Finally, we must learn and teach that we have the right and power to make choices for ourselves and, more importantly, the responsibility to empower those who don’t have that right – to gain it.

Children should not be seen as a piece of clay to mold into a clone of ourselves, but rather as a potter who should be nurtured and taught to forge their own path, at their own, individual pace, one step at a time. As it relates to raising children, please consider that there is no greater honour for a parent than to see their child succeed – at a life of their design, not the parent’s.

*** This post is dedicated to my beautiful 6-week old baby girl. I am committed to helping you create a life of your design – and loving it to its fullest. I love you, sweetheart. ***

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7 Comments

  1. Remember ALL cultural values, including open-mindedness and respect for others, are relative. There is no absolute right and wrong because, outside the context of culture, there are NO moral values. Morality is the product of culture and no culture is right nor wrong, except that the values that exist in our accepted culture seem right to us.

    For example, there is no gender equality in nature; it just seems right in our culture.

    So do not proselytize the belief system of your culture without realizing that it is only right for you and your chosen group. The view that the western judeo-christian-scientific view of the world is correct is ethnocentric at best and narrow minded at worst.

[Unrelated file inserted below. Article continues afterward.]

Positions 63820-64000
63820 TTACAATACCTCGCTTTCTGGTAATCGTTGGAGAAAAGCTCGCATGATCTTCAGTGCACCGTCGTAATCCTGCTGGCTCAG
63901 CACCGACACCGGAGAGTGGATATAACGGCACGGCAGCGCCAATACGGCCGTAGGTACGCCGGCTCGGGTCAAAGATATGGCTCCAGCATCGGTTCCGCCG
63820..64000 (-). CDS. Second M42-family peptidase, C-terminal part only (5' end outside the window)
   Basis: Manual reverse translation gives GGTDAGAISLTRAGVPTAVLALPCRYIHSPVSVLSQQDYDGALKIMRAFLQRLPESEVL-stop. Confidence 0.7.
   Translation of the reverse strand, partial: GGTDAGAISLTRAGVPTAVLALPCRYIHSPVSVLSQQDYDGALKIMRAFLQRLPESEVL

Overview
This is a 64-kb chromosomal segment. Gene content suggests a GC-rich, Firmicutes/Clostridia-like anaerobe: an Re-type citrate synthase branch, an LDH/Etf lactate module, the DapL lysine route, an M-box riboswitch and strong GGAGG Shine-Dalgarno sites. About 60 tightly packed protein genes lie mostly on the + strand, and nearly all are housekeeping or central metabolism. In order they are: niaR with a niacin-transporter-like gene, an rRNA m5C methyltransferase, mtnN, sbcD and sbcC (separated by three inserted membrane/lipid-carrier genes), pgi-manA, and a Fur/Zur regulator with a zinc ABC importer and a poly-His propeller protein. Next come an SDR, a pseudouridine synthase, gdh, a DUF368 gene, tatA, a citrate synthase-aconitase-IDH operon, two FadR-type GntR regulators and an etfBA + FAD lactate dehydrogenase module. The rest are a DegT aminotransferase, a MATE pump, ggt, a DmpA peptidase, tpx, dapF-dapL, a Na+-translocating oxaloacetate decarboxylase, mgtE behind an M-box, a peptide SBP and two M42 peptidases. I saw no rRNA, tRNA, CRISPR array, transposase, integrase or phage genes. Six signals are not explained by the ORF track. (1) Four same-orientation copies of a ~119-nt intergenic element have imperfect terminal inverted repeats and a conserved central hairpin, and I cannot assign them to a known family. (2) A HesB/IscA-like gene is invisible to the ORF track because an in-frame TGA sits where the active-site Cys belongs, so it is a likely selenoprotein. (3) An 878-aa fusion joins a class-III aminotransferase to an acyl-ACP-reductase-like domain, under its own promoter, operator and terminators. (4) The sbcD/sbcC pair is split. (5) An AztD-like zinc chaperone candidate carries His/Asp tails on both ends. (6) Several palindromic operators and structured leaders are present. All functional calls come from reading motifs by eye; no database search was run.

For the record I live in Canada , love our cultural values, and believe they are the best in the world and think everyone on earth should live like us, but I do this in the full knowledge that I am no different than every other group that would do the same for their value system. I am a cultural chauvinist, and accept that.

    And yes, the bleu blanc et rouge transcends all else !

    • Nick, thank you again for your comments.

      You are right that cultural values are relative, and I am not condemning those who *freely* choose their beliefs for themselves. I am, however, criticizing, judging, and generally calling out those who impose their personal views (or worse, the views that were imposed on them) on others – denying these “others” the ability to choose for themselves. Coupled with an explanation of “god said so” or “you must obey”, this is very dangerous.

      I appreciate your apparent self-awareness. Like I mentioned, I do believe that we need to stand for those who are not afforded the right to choose for themselves. If, given true FREE choice, which includes clear access to alternative ways of life without fear of reprisal, and they choose not to take part, then we have heard their voice. But I cannot justify standing idly by, shrugging, saying “that’s not my problem”, especially when they live a subservient lifestyle to the benefit of those who promote that way of life. These people’s “community” does not encourage nor allow them to stand up and question their circumstances, so it is up to us to offer them the options they are being denied.

  2. Very eloquent, Mark. You bring up some excellent points. I want my kids to share my beliefs, but I don’t shove it down their throats. I think generally speaking, being a moral person is more important than being a religious person, because you can observe all your religious holy-days and still be a jerk.

    • Kristina,

      First of all. Thanks. Appropriate tongue placement. 🙂

      For over 15 years now, I’ve said that “it’s more important to be a good person than to be a good Christian, Jew, Muslim, Buddhist, whatever.” You’re absolutely right. Not only *can* religious people observe their days and be a big jerk, many ARE – as if their respect for “god” exonerates them from the need to respect their fellow human being.